is a collaboration between Audrey Samson and Kristina Andersen.

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The myth of the sound in the pot:

Pottery has often been associated with memory, and archives. The myth of archaeoacoustics, the possibility to uncover sounds inadvertently recorded onto ancient pottery has appeared in much science fiction and was advocated to scientific possibility by Richard G. Woodbridge III around 1960. This myth plays upon our intimate bound with pottery and its central role in all social occasions over millenniums.

Woodbridge would eventually find an outlet for his paper, in Proceedings of the IEEE, Vol. 57(8), August 1969, pp.1465-6.

Recovering sound from pottery was suggested by Richard Woodbridge in "Acoustic Recordings from Antiquity", Proceedings of the I.E.E.E. 1969, pp. 1465-6). Years later, similar experiments were made in Gothenburg, Sweden, by archeology professor Paul Åström and acoustics professor Mendel Kleiner (see The Brittle Sound of Ceramics - Can Vases Speak? by Mendel Kleiner and Paul Åström, Archeology and Natural Science, vol. 1, 1993, pp. 66-72, Göteborg: Scandinavian Archaeometry Center, Jonsered, ISSN: 1104-3121).


“Tell me a secret, tell me a wish or a regret. What do you long for? Could everything be different?”

Tassophonics explores the possible connections between spoken voice and porcelain. It forms part of a larger enquiry into the relationship between object and meaning, the act of associating a meaning to an object and the ability of that object to continue to hold on to this meaning over time. Will verbalising a wish and placing it into a physical object, change our relationship with the wish and its underlying desire or fear? How will it affect our relationship with the object itself? Will manipulation of the object in turn constitute an conceptual manipulation of the wish?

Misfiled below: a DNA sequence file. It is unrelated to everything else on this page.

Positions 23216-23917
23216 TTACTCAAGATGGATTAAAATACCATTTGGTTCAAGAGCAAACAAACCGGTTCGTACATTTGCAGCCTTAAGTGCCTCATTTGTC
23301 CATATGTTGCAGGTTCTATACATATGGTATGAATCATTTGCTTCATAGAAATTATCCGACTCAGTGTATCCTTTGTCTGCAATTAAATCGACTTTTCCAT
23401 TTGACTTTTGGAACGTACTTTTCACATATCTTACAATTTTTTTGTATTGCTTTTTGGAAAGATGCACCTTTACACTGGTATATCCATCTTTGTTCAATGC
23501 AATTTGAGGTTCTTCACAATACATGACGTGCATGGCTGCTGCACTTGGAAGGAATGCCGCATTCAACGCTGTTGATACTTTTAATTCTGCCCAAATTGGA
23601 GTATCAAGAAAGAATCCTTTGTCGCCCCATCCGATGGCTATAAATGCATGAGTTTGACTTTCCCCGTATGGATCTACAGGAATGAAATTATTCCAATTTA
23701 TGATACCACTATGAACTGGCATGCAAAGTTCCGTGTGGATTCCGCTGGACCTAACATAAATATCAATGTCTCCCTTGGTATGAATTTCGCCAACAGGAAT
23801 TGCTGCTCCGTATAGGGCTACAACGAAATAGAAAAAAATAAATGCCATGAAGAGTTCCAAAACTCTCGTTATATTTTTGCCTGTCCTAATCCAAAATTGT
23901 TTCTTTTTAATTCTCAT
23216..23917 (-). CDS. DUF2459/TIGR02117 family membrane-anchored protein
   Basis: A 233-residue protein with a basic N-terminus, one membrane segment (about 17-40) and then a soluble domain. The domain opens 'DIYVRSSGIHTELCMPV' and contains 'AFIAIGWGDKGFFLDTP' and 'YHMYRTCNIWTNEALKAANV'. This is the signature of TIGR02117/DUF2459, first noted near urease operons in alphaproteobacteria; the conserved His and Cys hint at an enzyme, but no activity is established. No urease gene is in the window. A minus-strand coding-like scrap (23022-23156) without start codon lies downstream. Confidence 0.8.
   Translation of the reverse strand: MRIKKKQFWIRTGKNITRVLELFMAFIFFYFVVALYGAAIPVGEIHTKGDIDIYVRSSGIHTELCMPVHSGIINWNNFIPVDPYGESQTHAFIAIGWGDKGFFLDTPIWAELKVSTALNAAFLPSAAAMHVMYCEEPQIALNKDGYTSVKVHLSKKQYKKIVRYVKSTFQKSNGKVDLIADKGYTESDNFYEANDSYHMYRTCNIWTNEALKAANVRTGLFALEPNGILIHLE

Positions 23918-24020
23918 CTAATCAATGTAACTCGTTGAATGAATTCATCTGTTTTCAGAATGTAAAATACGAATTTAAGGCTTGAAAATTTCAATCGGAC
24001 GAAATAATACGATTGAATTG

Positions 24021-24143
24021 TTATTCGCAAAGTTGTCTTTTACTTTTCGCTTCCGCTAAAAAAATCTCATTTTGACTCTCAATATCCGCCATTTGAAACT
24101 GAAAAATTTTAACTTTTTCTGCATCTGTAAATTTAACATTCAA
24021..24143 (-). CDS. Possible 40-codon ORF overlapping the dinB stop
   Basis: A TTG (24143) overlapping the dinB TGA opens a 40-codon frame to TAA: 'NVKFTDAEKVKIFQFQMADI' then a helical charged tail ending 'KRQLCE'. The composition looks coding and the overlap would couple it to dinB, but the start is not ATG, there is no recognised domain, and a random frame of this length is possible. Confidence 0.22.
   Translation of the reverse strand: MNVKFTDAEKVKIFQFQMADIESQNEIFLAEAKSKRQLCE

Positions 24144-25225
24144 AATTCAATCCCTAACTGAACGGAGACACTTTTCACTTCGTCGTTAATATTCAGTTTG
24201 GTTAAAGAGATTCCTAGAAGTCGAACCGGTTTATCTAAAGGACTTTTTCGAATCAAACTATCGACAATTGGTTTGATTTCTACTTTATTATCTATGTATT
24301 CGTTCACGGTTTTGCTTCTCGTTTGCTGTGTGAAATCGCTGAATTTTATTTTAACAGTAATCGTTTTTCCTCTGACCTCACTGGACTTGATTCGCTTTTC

Why the cup? A cup is made for holding something, a liquid or a handful of seeds. It holds a long cultural association with the unknown, though its use as potential receptacle of drinks and potions and ultimately a canvas for forecasting futures and fortunes, through the reading of coffee and tea leaves. Traditionally the cup is handmade, valuable and fragile. Cups are constantly touched and handled, poured into, held, drunk from, washed, dried and stacked. As a result they break, we cut ourselves on their sharp edges, we sweep the floor for shards. In many cultures the breaking of cups signify social change.

The objective of Tassophonics is to devise a ritual for associating meaning in the form of a whispered wish or regret to a porcelain receptacle. As such the project will run in three stages:

Performative ritual: Devising a performative ritual for using a phonograph to cut messages into everyday plastic cups. Will the value of the object matter? What is changed if you crush the cup in your hand?

Material exploration: Enquiry into the possibility of cutting sound files into unfired porcelain or clay. How will the process of drying, firing, glazing and re-firing affect our ability to cut phonograph sound and retrieve the sound using pick-up needles?

Anthropological experience: Each participant is invited to consider a personal wish or regret and to cut it as a whisper onto a porcelain cup. The ridges left behind by the phonograph serve as ornament on the cup but remain a secret. A stranger may drink from it not knowing what was whispered into it, only that something was said. We will use anthropological enquiry to explore the emotional value of such a secret being made both visible and real but still unreadable. Such a cup could hold a curse or a declaration of love. How does this change its value? How does it affect the relationships involved? Participants are interviewed before, during and after their experience of making their piece of tassophonics.

“Can you fill a cup with your longing?”